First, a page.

If you come to me and deal with me as a human being while in execution of your duties, we're going to have a much better working relationship. Barbarian I'll try to help with some of your confusion: quote:. It's not that hard to count or remember four people.
And who the hell gave you the right to do a Health and Welfare? Thanks for helping with my confused mind, sometimes it takes an 18 year Sergeant to square me away. It just amazes me when I ask who gave you the right to do a Health and Welfare and you say the Soldier? Not the Commander but the Soldier, what the hell is a new Soldier to the unit going to tell his first line supervisor?
I highly doubt you know the difference between an off post housing inspection and a class "A" inspection. Which is why you're calling it a Health and Welfare. It's kind of like in the Infantry and all across the Army we use Tactical Questioning instead of Interrogation because saying you did a Health and Welfare on someone's off post housing instead of saying one of my new Soldiers granted me permission to check out his place is huge. So, THANK YOU for squaring me away You just come off as soup You see generally only a Commander may order an inspection like this and generally it's only to his area of responsibility Generally you nor your Commander have the authority to conduct inspections to a Soldier's off post housing I'm just saying.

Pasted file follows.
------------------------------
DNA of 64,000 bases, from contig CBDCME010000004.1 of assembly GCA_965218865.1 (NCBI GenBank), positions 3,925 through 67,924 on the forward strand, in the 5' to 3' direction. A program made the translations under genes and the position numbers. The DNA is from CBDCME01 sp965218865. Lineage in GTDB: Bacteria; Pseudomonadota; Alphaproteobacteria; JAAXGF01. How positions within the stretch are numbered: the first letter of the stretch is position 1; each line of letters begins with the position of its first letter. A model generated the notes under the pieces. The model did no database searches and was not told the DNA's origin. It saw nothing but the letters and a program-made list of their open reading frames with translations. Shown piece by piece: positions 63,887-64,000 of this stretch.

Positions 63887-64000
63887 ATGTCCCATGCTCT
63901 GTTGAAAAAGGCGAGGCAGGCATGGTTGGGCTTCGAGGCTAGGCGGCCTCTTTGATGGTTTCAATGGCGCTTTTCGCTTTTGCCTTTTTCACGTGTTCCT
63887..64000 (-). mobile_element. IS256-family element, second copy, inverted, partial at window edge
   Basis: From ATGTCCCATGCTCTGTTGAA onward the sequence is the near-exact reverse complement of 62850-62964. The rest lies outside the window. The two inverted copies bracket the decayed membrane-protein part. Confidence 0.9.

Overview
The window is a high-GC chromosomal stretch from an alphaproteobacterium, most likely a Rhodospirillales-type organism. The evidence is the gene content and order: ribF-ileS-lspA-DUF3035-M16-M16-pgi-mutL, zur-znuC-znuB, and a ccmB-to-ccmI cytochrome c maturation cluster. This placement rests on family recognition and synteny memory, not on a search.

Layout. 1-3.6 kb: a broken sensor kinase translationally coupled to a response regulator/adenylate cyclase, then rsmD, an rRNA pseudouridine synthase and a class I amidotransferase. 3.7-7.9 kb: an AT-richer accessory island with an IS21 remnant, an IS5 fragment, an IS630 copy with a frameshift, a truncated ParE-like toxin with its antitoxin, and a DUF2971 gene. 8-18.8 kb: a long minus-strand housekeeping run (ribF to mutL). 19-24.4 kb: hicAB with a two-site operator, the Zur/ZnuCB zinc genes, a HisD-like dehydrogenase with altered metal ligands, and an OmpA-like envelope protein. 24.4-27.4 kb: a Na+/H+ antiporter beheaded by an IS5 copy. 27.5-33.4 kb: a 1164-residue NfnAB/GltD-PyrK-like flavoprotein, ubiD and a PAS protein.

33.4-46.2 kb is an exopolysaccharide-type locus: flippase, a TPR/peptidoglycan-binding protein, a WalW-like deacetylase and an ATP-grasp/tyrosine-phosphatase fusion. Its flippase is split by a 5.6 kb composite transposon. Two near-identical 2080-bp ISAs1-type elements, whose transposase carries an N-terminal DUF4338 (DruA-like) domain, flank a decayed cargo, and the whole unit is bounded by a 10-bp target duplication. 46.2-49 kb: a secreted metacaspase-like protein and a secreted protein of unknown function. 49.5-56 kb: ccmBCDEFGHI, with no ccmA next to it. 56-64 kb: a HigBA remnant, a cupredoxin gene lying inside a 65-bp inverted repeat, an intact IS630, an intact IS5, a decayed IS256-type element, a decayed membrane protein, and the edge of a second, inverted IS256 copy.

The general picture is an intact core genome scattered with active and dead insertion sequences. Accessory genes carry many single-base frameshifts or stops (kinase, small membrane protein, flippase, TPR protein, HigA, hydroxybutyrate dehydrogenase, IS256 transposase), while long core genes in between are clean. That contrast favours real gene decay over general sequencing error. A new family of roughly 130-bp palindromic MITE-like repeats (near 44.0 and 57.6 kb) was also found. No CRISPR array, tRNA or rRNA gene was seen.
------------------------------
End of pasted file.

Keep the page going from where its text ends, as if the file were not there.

I DO expect for my leadership to look at me as a grown man who is old enough to be their older brother or even their father. I have two children, one of whom is only a few years younger than some of the people I work with, so I have a little life experience under my belt. I also grew up the son of a career Army Officer, so I understand how the Army works.
If you as my leader refuse to lend any weight to my life experience and continue to treat me like a 20 year old wet behind the ears Soldier, then don't expect any respect from me more than what is required by the UCMJ. As for why I am a 42 year old Specialist. I went through and completed ROTC in college, but was denied a medical waiver due to the drawdowns of the early 90s. I spen the next 15 years waiting for the chance to get into the Army. In I got my foot in the door. The next 15 months were spent fighting for a medical waiver which I ultimately was granted in I enlisted at age 36 and turned 37 during Week 5 of Basic Training.
I have spent the last few years trying to become an Officer, which has led to my NCOs ignoring my requests to go to the promotion board, despite winning company Soldier of the Month and BN Soldier of the Quarter, coming in 3rd at the Brigade Soldier of the Quarter competition.